The use of menthol cigarettes is rising among adolescents and is "very high" among minority youth, a Food and Drug Administration advisory panel said in partial draft report released Monday.
The Tobacco Products Scientific Advisory Committee could make a recommendation about whether menthol flavoring should be banned. The panel's report is due next week.
Menthol cigarettes account for about 30 percent of total cigarette sales in the U.S. The issue is of major importance to Lorillard Inc. the maker of the leading menthol brand, Newport. The product accounts for roughly 90 percent of the company's sales. Altria Group Inc. and Reynolds American Inc. also market menthol cigarettes but aren't as reliant on them for overall sales.
The tobacco industry has said there's no evidence that menthol in cigarettes makes it more likely people will start smoking compared to regular cigarettes, and that menthol cigarettes carry the same risks as regular cigarettes.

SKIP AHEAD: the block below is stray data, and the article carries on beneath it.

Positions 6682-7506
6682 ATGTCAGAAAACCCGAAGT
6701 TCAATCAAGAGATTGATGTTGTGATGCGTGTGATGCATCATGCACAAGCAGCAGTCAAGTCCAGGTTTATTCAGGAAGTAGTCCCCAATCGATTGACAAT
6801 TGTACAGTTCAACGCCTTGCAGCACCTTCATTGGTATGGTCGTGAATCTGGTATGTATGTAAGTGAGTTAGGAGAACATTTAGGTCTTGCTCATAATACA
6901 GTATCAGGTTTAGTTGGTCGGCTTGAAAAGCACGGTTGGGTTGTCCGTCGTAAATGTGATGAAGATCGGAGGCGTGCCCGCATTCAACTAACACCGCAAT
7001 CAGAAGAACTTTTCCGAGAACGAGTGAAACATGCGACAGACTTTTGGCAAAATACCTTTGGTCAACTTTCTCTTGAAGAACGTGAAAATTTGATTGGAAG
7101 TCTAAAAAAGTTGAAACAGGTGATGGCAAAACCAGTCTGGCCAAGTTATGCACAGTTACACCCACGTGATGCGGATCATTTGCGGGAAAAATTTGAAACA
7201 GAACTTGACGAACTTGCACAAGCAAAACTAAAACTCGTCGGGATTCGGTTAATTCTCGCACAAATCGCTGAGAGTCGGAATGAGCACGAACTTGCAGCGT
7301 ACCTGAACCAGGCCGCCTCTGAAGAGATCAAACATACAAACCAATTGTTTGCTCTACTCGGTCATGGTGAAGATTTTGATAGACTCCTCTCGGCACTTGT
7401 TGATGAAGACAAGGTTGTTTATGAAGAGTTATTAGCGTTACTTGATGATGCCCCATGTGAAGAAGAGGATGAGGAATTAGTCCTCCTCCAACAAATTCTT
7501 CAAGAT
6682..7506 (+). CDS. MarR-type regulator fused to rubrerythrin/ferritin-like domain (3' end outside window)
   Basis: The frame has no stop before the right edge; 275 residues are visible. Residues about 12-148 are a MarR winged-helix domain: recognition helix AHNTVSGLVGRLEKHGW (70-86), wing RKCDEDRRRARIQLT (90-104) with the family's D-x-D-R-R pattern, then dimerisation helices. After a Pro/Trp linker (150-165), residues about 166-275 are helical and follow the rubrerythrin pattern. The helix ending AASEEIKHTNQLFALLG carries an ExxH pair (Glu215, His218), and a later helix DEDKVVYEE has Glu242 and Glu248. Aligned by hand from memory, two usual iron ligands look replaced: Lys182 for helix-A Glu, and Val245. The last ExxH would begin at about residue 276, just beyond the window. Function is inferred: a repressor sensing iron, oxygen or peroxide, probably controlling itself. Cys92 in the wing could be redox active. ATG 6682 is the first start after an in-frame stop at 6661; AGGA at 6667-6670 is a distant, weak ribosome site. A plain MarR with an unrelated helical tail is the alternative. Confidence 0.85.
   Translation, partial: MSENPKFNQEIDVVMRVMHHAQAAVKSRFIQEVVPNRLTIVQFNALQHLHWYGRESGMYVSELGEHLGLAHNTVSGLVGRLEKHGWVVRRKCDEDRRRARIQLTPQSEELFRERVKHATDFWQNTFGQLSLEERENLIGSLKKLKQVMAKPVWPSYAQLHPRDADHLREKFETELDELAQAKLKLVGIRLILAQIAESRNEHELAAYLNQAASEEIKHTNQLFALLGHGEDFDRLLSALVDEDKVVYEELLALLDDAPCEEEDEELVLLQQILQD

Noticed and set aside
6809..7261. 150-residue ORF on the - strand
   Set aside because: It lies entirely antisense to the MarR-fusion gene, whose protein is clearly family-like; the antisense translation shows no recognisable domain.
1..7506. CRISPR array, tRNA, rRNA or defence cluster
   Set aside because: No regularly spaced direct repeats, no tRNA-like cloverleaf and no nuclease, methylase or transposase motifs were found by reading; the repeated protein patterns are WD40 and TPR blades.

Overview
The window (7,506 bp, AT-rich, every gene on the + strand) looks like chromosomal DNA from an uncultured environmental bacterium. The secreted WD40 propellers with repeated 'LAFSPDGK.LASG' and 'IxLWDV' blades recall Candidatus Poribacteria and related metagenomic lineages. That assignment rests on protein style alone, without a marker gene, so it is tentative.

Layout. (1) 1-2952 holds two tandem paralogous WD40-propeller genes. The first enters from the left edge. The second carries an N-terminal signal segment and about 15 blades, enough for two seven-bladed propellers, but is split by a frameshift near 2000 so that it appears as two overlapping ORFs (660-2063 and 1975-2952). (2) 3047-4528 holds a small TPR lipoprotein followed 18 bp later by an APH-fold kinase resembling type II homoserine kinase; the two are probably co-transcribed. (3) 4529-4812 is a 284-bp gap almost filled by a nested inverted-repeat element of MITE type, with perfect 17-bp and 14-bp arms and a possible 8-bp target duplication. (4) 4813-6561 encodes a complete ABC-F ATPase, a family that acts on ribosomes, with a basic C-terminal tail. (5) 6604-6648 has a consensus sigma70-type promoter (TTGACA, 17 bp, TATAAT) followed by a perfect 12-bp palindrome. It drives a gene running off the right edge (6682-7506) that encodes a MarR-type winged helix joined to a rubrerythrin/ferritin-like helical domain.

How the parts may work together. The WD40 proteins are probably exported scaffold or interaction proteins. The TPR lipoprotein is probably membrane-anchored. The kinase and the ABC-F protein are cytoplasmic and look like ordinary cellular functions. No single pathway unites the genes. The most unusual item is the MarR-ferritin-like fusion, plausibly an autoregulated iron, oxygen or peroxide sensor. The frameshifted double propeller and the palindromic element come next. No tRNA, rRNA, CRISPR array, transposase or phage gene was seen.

Another draft chapter of the menthol report, previously released, concluded that there's "insufficient" evidence to conclude that smokers of menthol cigarettes have a different risk of tobacco-related disease compared to those who smoke non-menthol cigarettes.
The most recent draft chapter, which looks at patterns of menthol-cigarette smoking, said more than 80 percent of African-American adolescent smokers and more than half of Hispanic smokers ages 12 to 17 use menthol cigarettes.
Smoking among teenagers has declined in the past decade. According to the Centers for Disease Control and Prevention, in 2009, 19.5 percent of students in grades nine through 12 reported smoking in the past month, compared with 34.8 percent in 1999. About 21 percent of U.S. adults smoke.